96 per cent of UK unaware of ‘smart city’ initiatives
New research has revealed that almost everyone in the UK is unaware of their council’s ‘smart city’ plans
Almost the entire UK population (96 per cent) are currently unaware of their local council's smart cities' plans, with a further 48 per cent thinking that smart cities are more than five years away from reality.
The research comes from YouGov and Arquiva, and reveals the apparent discrepancy between the perception of connected cities by councils, and by the public at large. In addition to a general ignorance of plans for their area, 23 per cent of respondents also failed to pinpoint any benefits of smart cities.
Sean Weir, business development director of smart metering and M2M at Arquiva, said: "There seems to be a dire lack of understanding of the progress and impact being made by the UK's cities resulting in almost half of our citizens feeling that smart cities across the UK are still more than five years away.
"Without the proper support these initiatives will die on their feet, so far greater communication is needed on what exactly is happening and why people should care."
More than 2,000 UK adults were surveyed as part of the study, and traffic congestion was most commonly identified by respondents (57 per cent) and councils (33 per cent) as a problem that can and should be helped by technology.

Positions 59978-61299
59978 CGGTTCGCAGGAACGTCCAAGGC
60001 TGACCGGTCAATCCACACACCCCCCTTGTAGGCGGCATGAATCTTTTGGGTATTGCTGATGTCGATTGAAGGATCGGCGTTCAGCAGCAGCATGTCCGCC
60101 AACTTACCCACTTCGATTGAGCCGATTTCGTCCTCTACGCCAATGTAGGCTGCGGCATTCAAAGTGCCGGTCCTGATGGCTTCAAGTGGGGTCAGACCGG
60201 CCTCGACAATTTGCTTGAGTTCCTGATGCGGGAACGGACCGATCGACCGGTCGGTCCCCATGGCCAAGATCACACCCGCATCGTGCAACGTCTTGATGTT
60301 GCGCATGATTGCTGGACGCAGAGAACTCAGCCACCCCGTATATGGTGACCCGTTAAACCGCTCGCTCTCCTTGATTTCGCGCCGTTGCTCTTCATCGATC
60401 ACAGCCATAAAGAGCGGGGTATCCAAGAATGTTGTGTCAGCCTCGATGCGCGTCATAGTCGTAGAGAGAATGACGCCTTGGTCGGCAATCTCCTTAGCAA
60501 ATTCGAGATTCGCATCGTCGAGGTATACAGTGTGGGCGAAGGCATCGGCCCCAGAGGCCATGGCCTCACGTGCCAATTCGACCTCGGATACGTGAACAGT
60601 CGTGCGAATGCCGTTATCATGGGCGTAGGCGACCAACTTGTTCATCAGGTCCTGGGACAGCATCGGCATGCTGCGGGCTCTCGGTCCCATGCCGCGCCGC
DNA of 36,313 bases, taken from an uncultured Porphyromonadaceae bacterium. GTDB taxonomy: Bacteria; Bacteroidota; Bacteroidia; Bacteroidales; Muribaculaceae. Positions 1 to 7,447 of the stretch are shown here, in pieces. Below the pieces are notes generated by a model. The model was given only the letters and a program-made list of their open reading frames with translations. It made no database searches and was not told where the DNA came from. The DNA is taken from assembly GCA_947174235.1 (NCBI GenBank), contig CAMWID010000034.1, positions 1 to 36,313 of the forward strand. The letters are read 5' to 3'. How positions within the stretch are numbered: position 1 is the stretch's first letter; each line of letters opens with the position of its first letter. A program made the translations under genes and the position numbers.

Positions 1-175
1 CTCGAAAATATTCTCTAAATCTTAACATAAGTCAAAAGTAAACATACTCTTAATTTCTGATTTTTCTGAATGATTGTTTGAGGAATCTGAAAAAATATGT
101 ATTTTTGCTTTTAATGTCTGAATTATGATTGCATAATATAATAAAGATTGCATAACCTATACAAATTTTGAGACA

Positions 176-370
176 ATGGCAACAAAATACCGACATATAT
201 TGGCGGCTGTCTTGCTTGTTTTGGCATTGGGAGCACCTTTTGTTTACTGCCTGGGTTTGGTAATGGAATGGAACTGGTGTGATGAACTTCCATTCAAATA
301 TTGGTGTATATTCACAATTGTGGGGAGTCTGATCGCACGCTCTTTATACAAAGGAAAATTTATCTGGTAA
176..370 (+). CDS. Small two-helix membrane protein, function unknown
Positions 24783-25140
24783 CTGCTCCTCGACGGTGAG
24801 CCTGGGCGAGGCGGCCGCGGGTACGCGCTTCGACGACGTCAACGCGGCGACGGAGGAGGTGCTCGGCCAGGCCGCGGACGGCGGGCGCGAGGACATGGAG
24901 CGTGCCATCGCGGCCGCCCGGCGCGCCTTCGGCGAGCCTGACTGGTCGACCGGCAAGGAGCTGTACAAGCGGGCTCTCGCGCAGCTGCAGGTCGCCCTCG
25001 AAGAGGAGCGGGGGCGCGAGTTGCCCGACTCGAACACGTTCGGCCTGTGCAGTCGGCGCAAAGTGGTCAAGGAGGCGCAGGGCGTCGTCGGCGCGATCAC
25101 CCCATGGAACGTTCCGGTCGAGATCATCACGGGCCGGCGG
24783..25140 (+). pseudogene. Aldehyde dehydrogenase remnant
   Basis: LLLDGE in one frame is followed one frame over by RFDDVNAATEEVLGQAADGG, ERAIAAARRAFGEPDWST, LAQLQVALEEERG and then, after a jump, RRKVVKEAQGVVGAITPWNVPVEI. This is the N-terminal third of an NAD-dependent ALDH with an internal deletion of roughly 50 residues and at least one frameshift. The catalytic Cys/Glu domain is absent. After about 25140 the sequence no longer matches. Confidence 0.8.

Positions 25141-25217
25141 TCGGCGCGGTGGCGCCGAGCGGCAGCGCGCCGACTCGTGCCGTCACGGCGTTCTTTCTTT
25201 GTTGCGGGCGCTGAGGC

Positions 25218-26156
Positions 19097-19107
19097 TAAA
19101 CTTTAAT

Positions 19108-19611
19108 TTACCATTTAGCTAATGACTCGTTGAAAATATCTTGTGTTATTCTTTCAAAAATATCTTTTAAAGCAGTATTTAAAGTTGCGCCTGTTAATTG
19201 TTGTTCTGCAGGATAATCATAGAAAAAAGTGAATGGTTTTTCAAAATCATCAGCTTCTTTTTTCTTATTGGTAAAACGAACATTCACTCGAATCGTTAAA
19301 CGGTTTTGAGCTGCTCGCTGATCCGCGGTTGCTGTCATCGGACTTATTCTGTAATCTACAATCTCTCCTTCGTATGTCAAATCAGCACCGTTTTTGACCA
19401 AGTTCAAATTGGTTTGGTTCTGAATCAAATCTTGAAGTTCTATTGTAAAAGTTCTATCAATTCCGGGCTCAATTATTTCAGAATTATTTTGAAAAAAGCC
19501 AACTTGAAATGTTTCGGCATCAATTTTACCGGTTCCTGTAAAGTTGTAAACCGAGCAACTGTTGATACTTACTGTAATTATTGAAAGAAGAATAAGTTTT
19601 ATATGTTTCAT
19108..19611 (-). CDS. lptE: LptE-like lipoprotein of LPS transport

"Many smart city initiatives are only small scale pilot or lab-based experiments and it appears that many cities lack the ability to roll-out large scale smart projects that would truly make a difference to local citizens," Weir continued.
The government announced it would invest 40m in smart city technology to encourage cities, universities and businesses to collaborate, and funding would be offered to a smart cities demonstrator showcasing IoT initiatives.
In response to the promises, which were revealed by George Osborne during the budget announcement ahead of the 2015 general election, techUK CEO Julian David said: "The UK is well placed to be a global leader in the development of the Internet of Things and the announcement of the 40 million investment will help accelerate the development of new innovative solutions for health, social care and smart cities."
Younger people appear to be more engaged with smart cities' initiatives, however, with 37 per cent of 18-24 year olds claiming they are passionate about their nearest city becoming a smart one. Additionally, 33 per cent said they would consider moving if another city was smarter than theirs.
Weir added: "Councils desperately need to find a way to harness the enthusiasm of the tech-savvy younger generation. If done correctly, they create powerful advocates to spread awareness if done wrong, they risk their city's economic future."
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